• As with any other type of investment, trading derivatives over an open exchange system has inherent risks. One of these risks and therefore an important feature of a derivative exchange relates to the integrity of the settlement. In other words, when a particular trading position is closed, one party delivers the underlying commodity or its equivalent in cash, to another party, in full. Exchange policies established by the supervisory exchange commission help to ensure the fair and safe operation of the derivative exchange. However, one problem relates to the fact that one trading individual may be exposed to an unlimited risk and significant loss. In some situations, a party may have a position that is in a loss to such an extent that payment is impossible. This leads to instability in the exchange and undermines public confidence in the exchange. There have been a number of publicized corporate bankruptcies related to derivatives trading. Therefore it is a desired feature of a derivative exchange to minimize defaults to the greatest extent possible. [0004]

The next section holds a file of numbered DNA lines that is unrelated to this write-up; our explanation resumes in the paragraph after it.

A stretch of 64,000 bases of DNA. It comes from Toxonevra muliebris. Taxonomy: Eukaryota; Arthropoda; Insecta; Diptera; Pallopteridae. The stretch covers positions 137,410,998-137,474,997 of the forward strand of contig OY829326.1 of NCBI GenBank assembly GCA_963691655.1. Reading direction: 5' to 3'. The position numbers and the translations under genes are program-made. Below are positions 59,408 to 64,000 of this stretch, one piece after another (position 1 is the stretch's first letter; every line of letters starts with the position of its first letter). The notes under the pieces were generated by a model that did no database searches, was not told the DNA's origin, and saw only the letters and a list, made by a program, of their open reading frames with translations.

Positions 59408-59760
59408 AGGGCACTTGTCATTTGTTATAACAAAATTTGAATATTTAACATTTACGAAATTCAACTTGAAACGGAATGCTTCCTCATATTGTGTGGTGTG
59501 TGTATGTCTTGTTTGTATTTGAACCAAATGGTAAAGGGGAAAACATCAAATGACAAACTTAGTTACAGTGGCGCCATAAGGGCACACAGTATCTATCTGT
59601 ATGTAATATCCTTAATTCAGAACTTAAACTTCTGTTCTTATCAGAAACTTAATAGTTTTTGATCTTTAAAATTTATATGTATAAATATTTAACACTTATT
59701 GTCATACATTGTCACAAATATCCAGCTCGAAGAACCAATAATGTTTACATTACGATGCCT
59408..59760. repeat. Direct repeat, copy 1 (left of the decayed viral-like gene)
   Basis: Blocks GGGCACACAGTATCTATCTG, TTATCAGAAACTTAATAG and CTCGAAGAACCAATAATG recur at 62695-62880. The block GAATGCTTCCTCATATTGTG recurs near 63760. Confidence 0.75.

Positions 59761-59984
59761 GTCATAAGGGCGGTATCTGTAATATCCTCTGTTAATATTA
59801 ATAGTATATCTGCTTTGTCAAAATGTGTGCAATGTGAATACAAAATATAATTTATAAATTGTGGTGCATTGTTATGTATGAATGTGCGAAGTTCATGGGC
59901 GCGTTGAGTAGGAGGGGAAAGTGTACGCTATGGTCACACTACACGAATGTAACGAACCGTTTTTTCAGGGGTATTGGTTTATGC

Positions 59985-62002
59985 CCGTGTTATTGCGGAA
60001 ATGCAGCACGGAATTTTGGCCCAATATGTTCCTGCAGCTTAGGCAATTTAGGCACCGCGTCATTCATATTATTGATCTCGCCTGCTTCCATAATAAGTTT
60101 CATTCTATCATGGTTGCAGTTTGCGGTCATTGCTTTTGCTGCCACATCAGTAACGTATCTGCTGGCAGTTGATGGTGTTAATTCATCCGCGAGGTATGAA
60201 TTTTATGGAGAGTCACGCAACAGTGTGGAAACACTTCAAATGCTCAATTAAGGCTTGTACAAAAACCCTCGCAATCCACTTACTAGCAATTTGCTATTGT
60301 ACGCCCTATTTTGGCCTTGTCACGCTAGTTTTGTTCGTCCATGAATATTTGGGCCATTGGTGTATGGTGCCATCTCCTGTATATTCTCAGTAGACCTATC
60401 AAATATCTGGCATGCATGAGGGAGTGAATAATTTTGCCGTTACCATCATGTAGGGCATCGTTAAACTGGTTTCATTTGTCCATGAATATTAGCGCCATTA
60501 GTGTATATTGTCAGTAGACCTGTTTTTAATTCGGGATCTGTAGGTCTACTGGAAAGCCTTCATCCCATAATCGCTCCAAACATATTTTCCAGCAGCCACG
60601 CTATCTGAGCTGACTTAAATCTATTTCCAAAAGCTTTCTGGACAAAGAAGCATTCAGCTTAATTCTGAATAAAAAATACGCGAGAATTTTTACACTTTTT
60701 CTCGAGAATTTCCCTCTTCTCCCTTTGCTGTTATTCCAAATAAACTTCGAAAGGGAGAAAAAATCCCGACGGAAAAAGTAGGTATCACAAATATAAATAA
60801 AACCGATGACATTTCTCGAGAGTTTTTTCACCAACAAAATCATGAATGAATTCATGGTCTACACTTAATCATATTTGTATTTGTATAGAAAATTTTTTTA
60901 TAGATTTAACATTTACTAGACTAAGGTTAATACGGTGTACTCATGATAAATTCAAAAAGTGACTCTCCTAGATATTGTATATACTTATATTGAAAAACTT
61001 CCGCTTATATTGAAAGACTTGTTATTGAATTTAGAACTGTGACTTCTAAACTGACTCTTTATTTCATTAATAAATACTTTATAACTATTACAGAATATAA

• A number of methods and solutions have been proposed to reduce the risk associated with trading derivatives and increase public confidence in the use of such instruments. Some examples can be found in U.S. Pat. No. 4,903,201 “Automated Futures Trading Exchange” (1990); U.S. Pat. No. 5,963,923 “System and Method for trading having a Principal Market Maker” (1999); and, U.S. Pat. No. 6,195,647 “On-line Transaction Processing System For Security Trading” (2001). While these patents seek to reduce inherent efficiencies in exchange systems in order to speed up the trading process they do not address the problem of settlement integrity. Therefore there continues to be a need for a financial derivative and derivative exchange having a high degree of settlement integrity to prevent unreasonable losses and maintain public confidence. [0005]
  • OBJECTS OF THE INVENTION
  • It is an object of the present invention to overcome the deficiencies in the prior art noted above. [0006]